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Pioglitazone and cardiovascular risk. A comprehensive meta-analysis of randomized clinical trials

Authors

  • E. Mannucci,

    Corresponding author
    1. Section of Geriatric Cardiology, Department of Cardiovascular Medicine, Azienda Ospedaliero-Universitaria Careggi, University of Florence, Florence, Italy
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  • M. Monami,

    1. Section of Geriatric Cardiology, Department of Cardiovascular Medicine, Azienda Ospedaliero-Universitaria Careggi, University of Florence, Florence, Italy
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  • C. Lamanna,

    1. Section of Geriatric Cardiology, Department of Cardiovascular Medicine, Azienda Ospedaliero-Universitaria Careggi, University of Florence, Florence, Italy
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  • G. F. Gensini,

    1. Section of General Cardiology, Department of Cardiovascular Medicine, Azienda Ospedaliero-Universitaria Careggi, University of Florence, Florence, Italy
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  • N. Marchionni

    1. Section of Geriatric Cardiology, Department of Cardiovascular Medicine, Azienda Ospedaliero-Universitaria Careggi, University of Florence, Florence, Italy
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Edoardo Mannucci, MD, Section of Geriatric Cardiology, Department of Cardiovascular Medicine, Azienda Ospedaliero-Universitaria Careggi, University of Florence, Via delle Oblate 4, 50141 Florence, Italy.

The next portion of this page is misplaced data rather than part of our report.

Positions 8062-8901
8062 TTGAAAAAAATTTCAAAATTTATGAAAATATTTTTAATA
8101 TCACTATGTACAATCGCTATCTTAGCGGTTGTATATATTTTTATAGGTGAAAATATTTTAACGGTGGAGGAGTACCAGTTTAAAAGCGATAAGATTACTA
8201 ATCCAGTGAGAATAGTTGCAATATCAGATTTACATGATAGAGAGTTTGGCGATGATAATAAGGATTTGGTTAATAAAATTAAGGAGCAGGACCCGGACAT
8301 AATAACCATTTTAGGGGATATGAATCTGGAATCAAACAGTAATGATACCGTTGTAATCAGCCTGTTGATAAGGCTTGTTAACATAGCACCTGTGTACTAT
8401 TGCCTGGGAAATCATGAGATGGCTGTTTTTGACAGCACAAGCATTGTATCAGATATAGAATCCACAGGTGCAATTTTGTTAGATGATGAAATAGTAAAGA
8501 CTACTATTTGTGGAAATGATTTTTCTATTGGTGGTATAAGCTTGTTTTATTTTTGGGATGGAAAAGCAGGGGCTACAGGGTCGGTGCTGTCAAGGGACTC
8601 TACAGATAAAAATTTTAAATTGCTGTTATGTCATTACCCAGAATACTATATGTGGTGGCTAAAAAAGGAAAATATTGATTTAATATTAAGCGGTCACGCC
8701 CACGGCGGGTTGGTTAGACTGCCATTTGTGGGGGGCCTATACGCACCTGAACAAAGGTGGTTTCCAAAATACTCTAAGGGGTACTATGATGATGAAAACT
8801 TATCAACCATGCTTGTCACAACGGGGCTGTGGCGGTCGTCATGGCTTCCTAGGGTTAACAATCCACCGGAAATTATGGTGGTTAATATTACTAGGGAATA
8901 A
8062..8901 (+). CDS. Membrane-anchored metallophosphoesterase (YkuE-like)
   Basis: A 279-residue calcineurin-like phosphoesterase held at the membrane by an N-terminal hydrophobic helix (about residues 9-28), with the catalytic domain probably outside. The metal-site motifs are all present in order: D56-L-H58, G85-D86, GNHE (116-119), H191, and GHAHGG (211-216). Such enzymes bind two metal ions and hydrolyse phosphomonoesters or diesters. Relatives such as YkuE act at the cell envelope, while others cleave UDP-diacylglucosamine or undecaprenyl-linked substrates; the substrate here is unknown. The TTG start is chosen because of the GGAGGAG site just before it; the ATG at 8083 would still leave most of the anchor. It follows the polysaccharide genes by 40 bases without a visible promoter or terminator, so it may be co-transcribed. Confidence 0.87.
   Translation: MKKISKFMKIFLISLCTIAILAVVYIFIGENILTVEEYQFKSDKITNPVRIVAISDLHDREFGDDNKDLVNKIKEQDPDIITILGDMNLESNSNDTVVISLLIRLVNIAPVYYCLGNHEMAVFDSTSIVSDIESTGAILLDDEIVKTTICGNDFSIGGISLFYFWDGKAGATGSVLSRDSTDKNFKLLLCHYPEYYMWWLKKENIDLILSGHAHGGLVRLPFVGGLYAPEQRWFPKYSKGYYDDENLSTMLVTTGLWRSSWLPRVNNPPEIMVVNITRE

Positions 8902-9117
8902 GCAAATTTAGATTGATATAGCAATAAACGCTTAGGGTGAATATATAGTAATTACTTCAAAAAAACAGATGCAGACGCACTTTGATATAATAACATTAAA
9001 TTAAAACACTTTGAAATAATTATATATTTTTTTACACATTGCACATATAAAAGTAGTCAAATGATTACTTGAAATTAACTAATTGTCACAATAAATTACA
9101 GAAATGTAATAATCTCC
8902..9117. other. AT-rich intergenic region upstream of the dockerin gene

E-mail:
edoardo.mannucci@unifi.it and mmonami@libero.it

Abstract

Aim:  The aim of this meta-analysis of randomized clinical trials (RCT) was to assess whether pioglitazone is also associated with increased cardiovascular risk, as recently reported for rosiglitazone.

Methods:  RCT of pioglitazone were retrieved from Medline (any date up to 31 August 2007; English language only). Unpublished RCT were identified through http://www.clinicaltrials.gov or http://www.fda.gov websites, and results on cardiovascular outcomes were retrieved from investigators and/or sponsors, whenever possible. RCT were included in meta-analysis if pioglitazone was compared with other treatments (placebo, active comparators or no treatment) for at least 4 weeks. Ninety-four trials, 10 of which were unpublished, were retrieved; those included in the analysis, which excluded PROspective PioglitAzone Clinical Trial In MacroVascular Events (PROACTIVE), enrolled 11 268 and 9912 patients in the pioglitazone and comparator groups respectively. Data for analysis, extracted independently by two observers, included all-cause and cardiovascular mortality and incidence of non-fatal coronary events and heart failure. Proportions of outcome measures across treatment groups were compared by odds ratios (ORs) and 95% confidence interval.

Results:  Pioglitazone was associated with reduced all-cause mortality [OR 0.30 (0.14–0.63); p < 0.05], with no relevant effect on non-fatal coronary events. The observed increase in incidence of non-fatal heart failure was not statistically significant [OR 1.38 (0.90–2.12)].

Conclusion:  The use of pioglitazone does not appear to be harmful in terms of cardiovascular events and all-cause deaths.

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